LBB> The film takes influences from the civil rights movements of the 20th century as well as Renaissance painters. What was the rationale behind combining those aesthetics?

BK> I was particularly interested in allegorical paintings and symbolism that could be interpreted to expose moral meanings – especially ones relating to justice. I did a lot of research covering Renaissance paintings from the 16th and 17th centuries – some included works by Peter Paul Rubens, such as Massacre of the Innocents and The Fall of the Damned, along with others by Pieter Bruegel The Elder, and Caravaggio – and despite the huge jump in time to the present day, there were very obvious parallels between some of the theatrical representations from that period, and photographs from events relating to the civil rights movement of the 1960s – as well as those that have taken place over the last three years. 

Although the religious paintings emphasize a sense of the dramatically divine, there is also a discernible realism in them that grips your attention, and in comparison, I could see similarities between the philosophically accepted savagery of these works of art and the brutality observed in modern reportage photography. In both cases, there’s a very evident struggle of the opposites, as well as a noticeable involvement on the spectators’ part, which further pushes the realism of the scenes. 

LBB> On a practical filmmaking level, how did you do the wings? You have a strong VFX pedigree in your body of work. Was there much of that involved?

BK> There’s actually very little post production involved in this project, with the exception of the shot of the sky during the intro, the spurting blood elements towards the end, and a handful of minimal clean-up shots.

We explored the CGI route for the wings, but were presented with a number of problems. Knowing that we would have a very tight shoot schedule, we made a conscious decision to only work with natural light, which consequently meant we had no control over its constantly changing quality. When considering that each feather would have had to react differently depending on the availability and movement of light, together with the angles and positions associated with each shot’s physical action, it would have been a monumental nightmare to recreate a realistic depiction of all the subtle characteristics. More importantly, all the post houses we approached were unwilling to the take the project on anyway… which was really a blessing in disguise, since I wanted both the characters and the wings to feel genuinely present and tangible, and there was a worry that CGI would distance the audience by stripping away texture and realism.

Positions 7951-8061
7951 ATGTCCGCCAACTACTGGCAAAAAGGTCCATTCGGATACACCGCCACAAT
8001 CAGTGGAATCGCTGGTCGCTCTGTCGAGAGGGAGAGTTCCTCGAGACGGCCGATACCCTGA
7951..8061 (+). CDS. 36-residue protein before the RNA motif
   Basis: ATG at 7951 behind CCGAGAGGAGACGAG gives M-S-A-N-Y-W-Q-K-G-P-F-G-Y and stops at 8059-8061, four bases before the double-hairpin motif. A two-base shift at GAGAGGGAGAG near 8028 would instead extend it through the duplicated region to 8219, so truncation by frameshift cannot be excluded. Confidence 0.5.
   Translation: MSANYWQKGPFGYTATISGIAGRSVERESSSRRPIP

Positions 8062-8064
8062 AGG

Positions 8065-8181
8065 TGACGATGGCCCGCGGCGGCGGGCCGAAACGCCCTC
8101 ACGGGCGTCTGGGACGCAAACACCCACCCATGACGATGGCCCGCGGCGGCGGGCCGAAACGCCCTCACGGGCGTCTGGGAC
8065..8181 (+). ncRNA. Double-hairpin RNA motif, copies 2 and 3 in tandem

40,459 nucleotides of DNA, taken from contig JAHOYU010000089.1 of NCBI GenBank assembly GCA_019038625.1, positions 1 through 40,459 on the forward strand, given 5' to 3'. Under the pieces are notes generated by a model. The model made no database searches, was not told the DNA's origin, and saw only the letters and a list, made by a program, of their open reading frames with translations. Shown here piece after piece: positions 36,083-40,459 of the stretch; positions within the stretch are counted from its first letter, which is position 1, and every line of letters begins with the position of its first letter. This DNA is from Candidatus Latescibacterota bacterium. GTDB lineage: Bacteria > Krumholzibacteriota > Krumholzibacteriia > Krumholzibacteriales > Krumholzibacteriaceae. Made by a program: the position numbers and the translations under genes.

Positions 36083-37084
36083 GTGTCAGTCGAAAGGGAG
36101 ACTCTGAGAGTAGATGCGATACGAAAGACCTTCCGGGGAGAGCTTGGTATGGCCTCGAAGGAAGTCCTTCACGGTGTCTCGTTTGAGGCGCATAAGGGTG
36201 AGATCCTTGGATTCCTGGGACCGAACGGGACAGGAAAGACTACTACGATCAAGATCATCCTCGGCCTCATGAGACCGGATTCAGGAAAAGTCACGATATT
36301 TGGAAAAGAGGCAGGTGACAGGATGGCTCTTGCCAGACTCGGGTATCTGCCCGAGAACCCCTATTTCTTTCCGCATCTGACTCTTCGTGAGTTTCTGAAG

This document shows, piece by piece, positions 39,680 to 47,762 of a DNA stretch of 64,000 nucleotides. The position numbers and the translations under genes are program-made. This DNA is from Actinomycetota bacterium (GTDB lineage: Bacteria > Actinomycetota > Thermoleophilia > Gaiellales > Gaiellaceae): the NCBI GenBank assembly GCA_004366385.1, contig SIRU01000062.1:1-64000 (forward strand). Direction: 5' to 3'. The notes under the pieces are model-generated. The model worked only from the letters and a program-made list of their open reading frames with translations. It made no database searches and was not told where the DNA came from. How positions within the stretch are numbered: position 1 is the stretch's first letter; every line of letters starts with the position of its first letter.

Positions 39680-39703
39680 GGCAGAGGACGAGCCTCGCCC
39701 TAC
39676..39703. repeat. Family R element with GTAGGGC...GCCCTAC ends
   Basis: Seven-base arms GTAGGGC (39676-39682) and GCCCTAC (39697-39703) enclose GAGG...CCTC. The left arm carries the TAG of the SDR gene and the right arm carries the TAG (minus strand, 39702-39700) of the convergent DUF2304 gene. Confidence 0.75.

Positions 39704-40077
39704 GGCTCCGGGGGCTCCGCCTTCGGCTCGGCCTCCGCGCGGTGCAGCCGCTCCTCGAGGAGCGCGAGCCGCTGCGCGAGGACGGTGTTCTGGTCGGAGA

What followed were extensive conversations with Cape Town-based SFX designer Chad Waller, who had previously worked with practical wings on television shows such as Dominion. I had a very specific brief in mind, and after several rounds of R&D, we decided on a bespoke design that would feature a 1.91m length on either side of the body, fitted with an articulated skeletal frame. Each feather was custom-sculpted, textured and painted by hand. The wings were malleable at different joint points along each side to give as natural a movement as possible. This was to be coupled with a prosthetic chest piece that would hide the wing straps used to carry the 15kg load. 

We held a short rehearsal with the cast to get them used to handling and puppeteering the wings, and on each take the support straps kept snapping off the mechanism. Producer Sarah Tognazzi then came up with the brilliant idea of having the cast hold the wings against the principal’s body, creating a contrasting push and pull force that would essentially float the wings without the need for the prosthetic chest, or any support structure, which in turn meant we had no need for any post-production clean-up – everything was all shot practically in-camera.

LBB> Indochine have a really strong heritage in their music videos. Did you take any of their back catalogue into consideration?

BK> During my first meeting with Nicola, he casually asked whether I was aware that most of their videos had been made by Oscar and Cannes award-winning directors. At the time, I couldn’t quite tell if he was trying to put the pressure on, or whether he was simply breaking the ice. He’s one of the loveliest people that I’ve come across, and in hindsight, it was definitely the latter. The band members are unashamedly outspoken when it comes to activism, so their videos have historically been socially loaded. There was a small sense of intimidation at first, but that daunting feeling quickly wore off once the journey was underway. 

LBB> There are some very brutal, unflinching sequences in the video. Was it hard to get those performances? It must have been quite emotionally draining!